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Until recently I was under the impression that it is a recent term based on the works of Guy Standing. All publications (currently) cited in the Wikipedia page on the topic are from 2010 or newer. But I found a paper (from different authors) dating to 2005 using it in its title "‘Velkom tu Hell’: Precariat Moscow". So does anyone know the origin of the term? Who coined it first and with what meaning?

Since the relevance of the term to politics has been questioned, I'll point out that it has entered political science, e.g. "What happened to Europe’s left? From proletariat to precariat" and the discourse of acadmics idenftifed with the left, e.g. Chomsky's "Plutonomy and the Precariat". Guy Standing himself has an article titled "The Precariat: why it needs deliberative democracy" which just by its title implies that some political solution is needed. The more politically neutral terms roughly synonymous are "alternative work arrangements", "contingent work", "flexible work" and the like. And I'm not asking about those here. And in case it's still not obvious there's a political viewpoint involved, here's a one-paragraph summary of Standing's book:

Guy Standing’s book, The Precariat, argues that a new social class is forming in response to global capital’s call for labour market flexibility. This call for flexibility is not so much a win-win agreement with employees that would allow them to provide their labour in places, times, and ways that would fit their lifestyles. Rather, it is a move to reduce labour costs in support of global capitalism through a range of strategies and actions. It involves more temporary jobs without benefits. It involves the relocation of jobs to places with lower labour costs. It involves using migrants as cheap labour, contributing to what Standing suggests as “the greatest migration in history” (180). It involves disconnecting benefits from particular jobs. All of these efforts to create a more flexible labor market involve the pursuit to lower labour costs for global capitalism and in the process “making employees more insecure” (10). The precariat are the increasing number of the world’s workers who are most susceptible to labour market flexibility. They are the ones who lives are becoming increasingly precarious.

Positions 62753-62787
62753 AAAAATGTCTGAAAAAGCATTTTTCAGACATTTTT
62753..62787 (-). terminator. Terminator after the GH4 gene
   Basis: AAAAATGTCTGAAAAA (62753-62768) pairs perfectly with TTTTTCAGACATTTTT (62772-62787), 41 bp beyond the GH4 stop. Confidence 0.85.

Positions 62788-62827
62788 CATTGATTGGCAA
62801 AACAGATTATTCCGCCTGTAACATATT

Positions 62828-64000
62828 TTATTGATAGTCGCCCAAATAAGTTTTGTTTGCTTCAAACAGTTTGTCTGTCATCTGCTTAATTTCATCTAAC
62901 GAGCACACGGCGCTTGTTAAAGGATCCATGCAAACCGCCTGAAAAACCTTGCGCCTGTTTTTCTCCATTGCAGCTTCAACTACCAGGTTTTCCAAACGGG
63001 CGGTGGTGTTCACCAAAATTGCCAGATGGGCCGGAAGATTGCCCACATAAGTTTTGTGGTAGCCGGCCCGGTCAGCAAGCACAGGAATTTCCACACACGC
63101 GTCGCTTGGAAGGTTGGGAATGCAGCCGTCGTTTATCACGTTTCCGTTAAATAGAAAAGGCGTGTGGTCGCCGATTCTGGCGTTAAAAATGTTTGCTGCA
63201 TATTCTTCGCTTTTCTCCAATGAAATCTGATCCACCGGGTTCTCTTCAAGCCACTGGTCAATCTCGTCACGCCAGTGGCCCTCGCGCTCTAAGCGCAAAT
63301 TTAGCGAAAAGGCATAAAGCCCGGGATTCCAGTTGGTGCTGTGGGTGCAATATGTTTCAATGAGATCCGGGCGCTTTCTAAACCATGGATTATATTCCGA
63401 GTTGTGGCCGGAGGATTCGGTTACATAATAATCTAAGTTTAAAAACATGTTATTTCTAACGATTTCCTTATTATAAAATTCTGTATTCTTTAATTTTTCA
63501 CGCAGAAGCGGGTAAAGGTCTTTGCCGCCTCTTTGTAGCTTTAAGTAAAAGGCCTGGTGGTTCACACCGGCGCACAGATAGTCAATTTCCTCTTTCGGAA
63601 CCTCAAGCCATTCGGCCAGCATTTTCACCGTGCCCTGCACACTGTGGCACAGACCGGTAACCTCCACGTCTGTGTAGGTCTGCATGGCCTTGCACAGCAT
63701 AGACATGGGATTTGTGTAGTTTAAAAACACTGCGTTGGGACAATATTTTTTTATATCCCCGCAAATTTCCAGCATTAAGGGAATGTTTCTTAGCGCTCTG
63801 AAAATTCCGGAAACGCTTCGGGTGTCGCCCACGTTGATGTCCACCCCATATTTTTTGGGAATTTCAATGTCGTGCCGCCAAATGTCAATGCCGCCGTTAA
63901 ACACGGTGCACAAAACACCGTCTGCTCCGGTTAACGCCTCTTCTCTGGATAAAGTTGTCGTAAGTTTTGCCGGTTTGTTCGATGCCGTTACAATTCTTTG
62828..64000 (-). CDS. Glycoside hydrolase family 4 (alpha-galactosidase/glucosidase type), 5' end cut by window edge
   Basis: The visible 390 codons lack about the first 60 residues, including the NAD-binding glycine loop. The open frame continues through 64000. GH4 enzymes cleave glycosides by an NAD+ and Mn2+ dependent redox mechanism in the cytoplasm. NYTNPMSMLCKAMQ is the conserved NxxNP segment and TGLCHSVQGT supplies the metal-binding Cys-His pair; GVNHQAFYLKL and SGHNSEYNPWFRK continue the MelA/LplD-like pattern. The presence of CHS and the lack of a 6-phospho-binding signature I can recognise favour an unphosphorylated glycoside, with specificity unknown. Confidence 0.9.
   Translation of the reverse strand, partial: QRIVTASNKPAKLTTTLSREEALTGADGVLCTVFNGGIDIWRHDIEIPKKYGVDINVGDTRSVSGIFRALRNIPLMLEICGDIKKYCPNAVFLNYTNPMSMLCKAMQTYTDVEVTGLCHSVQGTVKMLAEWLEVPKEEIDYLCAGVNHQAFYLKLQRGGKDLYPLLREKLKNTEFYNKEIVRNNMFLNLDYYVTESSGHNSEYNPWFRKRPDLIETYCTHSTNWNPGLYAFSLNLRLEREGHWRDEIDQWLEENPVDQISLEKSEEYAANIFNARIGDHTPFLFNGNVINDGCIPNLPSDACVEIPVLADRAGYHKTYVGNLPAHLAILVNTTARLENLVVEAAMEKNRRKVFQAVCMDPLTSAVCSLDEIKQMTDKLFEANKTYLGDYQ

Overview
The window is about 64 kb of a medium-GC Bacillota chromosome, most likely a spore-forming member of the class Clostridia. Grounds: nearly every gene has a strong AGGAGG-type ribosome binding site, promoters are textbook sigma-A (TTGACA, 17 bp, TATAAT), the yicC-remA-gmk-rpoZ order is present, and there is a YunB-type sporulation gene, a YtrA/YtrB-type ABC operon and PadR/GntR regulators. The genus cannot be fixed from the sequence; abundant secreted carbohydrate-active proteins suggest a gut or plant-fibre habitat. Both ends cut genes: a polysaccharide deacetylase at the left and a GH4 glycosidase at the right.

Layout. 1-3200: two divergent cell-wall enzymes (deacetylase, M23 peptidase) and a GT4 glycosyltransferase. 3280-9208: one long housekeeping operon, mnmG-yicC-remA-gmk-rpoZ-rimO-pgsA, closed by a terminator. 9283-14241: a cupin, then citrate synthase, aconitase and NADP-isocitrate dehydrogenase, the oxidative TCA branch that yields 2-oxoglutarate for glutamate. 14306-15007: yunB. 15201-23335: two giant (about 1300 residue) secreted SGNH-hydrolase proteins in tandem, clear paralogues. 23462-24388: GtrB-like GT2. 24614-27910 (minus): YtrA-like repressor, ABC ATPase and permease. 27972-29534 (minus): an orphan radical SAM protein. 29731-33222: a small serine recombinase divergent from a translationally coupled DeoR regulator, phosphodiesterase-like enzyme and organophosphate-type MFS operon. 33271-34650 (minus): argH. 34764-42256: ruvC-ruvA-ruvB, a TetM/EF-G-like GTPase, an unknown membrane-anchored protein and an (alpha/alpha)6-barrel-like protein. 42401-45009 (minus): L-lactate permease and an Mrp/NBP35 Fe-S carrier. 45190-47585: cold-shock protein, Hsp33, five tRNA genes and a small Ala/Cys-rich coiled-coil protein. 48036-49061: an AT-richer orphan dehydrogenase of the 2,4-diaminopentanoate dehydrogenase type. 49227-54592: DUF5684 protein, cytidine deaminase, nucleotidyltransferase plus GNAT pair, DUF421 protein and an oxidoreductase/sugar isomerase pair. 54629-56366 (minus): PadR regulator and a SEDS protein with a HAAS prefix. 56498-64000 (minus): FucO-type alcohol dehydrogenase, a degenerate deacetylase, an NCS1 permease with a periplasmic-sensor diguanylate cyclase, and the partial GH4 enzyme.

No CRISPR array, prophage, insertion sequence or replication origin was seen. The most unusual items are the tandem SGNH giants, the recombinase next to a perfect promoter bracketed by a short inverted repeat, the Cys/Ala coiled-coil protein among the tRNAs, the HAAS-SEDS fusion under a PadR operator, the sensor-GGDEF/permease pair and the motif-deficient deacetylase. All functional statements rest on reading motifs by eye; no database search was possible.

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    Excuse my noobishness, but why is this a bad question to ask here? – Fizz Jul 4 '18 at 10:54
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    I am not the person who downvoted, but looking up the term, precariat is a term from sociology/economics rather than political science. More generally, this seems entirely a language question that some would prefer to see on English Language & Usage rather than on a social science stack. – Brythan Jul 4 '18 at 12:14